Woodstock’s Lisa Given traveled to Rwanda with Operation Christmas Child
A life-changing trip to Central Africa for Lisa Given confirmed what she already knew — you can change a life with a simple gesture.
Operation Christmas Child sends gift-filled shoeboxes to children in need all over the world. The project is part of nonprofit Samaritan’s Purse, a non-denominational evangelical Christian relief organization based in North Carolina.
Given, of Woodstock, has volunteered year-round with Samaritan’s Purse for five years and serves as the Operation Christmas Child area coordinator for McHenry and northern Kane counties. Given’s church, Woodstock’s First Presbyterian, has participated in the effort for 18 years, fundraising, accepting donations and providing a place to pack boxes.
When Given had the opportunity to visit Rwanda with other volunteers from Samaritan’s Purse, she didn’t hesitate. In May 2017, after 30 hours of travel, the group spent about a week in Rwanda, where they were part of an outreach mission and had a chance to see their efforts firsthand.
“It was so eye-opening to see the joy,” she said.
Given explained many children in Rwanda are not accustomed to receiving gifts — for most she met, it was the first gift they had ever received. One of the things she learned while witnessing the gifting of the boxes was to take items out of their packaging. Since many children were not accustomed to receiving gifts, they didn’t understand to open the packaged items inside their shoeboxes.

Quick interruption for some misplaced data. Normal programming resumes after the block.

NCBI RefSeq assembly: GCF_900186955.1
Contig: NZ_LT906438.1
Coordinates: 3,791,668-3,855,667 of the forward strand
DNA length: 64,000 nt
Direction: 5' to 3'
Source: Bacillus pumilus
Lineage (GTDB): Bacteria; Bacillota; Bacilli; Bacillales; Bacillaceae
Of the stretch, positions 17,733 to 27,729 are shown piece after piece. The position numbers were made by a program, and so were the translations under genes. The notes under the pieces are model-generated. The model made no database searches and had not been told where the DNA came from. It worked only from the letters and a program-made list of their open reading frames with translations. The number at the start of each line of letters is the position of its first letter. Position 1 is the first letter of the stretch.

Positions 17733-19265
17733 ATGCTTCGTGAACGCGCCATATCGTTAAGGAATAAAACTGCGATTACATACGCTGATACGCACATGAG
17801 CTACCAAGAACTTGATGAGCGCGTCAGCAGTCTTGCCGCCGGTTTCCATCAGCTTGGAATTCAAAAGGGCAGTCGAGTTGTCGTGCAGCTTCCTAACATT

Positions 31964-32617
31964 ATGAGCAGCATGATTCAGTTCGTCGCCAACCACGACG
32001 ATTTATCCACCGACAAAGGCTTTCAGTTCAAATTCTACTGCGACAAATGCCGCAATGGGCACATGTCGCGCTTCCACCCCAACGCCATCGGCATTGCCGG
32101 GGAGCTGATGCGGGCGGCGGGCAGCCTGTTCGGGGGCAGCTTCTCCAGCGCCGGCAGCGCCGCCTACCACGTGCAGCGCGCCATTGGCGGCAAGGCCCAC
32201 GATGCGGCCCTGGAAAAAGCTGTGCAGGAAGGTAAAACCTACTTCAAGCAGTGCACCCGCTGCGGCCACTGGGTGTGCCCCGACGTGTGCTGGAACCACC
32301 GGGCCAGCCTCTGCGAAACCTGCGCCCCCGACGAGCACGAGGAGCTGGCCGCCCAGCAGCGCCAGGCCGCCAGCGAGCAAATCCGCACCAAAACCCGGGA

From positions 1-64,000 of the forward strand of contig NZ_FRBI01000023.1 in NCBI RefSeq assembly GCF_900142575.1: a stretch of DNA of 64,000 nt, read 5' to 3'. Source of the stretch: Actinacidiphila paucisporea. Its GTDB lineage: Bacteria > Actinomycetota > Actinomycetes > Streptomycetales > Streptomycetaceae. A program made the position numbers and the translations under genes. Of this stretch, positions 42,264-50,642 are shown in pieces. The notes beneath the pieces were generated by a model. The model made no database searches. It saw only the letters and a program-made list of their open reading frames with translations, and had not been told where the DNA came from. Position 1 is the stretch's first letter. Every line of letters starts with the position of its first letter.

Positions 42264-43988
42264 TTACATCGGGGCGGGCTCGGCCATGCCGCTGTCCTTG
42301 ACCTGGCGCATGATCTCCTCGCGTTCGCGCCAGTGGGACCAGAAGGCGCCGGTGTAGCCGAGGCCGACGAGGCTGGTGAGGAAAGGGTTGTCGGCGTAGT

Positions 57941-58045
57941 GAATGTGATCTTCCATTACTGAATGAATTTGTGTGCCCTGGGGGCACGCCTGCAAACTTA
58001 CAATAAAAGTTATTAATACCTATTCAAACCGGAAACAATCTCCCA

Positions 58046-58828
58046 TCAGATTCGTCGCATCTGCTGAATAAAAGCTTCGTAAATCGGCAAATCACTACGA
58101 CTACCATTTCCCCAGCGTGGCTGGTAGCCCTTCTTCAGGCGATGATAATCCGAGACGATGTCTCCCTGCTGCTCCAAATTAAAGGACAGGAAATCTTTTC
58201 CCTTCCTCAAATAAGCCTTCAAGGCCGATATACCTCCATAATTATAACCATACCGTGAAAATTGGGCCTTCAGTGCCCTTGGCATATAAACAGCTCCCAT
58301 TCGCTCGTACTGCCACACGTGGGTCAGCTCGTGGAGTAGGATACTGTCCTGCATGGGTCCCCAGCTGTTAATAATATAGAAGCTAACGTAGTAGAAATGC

“Some don’t even have the concept that they get to take it home,” she said.
The shoeboxes contain donated items including school supplies, clothing, toys and hygienic products such as soap. In Rwanda, the volunteers watched as the children excitedly opened their shoeboxes, each of which contained what volunteers call a “wow item,” which is different for every child. For some kids, it may be as simple as a shirt. Items that may seem simple or insignificant can have a great impact, Given said.
“Our kids here have toys, electronics. One little boy received a small memo notepad. He immediately opened it and started writing,” Given recalled.
Since there is no way to estimate when the gifts will arrive in the hands of the grateful children, the Operation Christmas Child effort is year-round, despite its name. The boxes may sit in a shipping port for months at a time, and the next part of their journey may be via camel through the desert.
Contributing to the Operation Christmas Child Mission comes in many forms. Volunteers can help pack boxes at the church and donors can drop off items or donate funds used for shipping the boxes.
First Presbyterian will host a packing party from 10 a.m. to 3 p.m. Saturday, Nov. 4. Last year, the church packed 2,645 shoeboxes, part of 11.5 million shoeboxes collected worldwide. Items such as school supplies, toys, dolls, soccer balls and hygiene items can be dropped off prior to the packing party at the church.
“It doesn’t take a lot to pack a shoebox. These children feel the love when they open that box,” Given said.
One boy opened his box to find a flashing bouncy ball. Given demonstrated how the ball flashed by tapping on it. She related the spark of excitement and surprise in the boy’s eyes to the group’s mission.
“This is a spark of love we are sharing around the world,” Given said.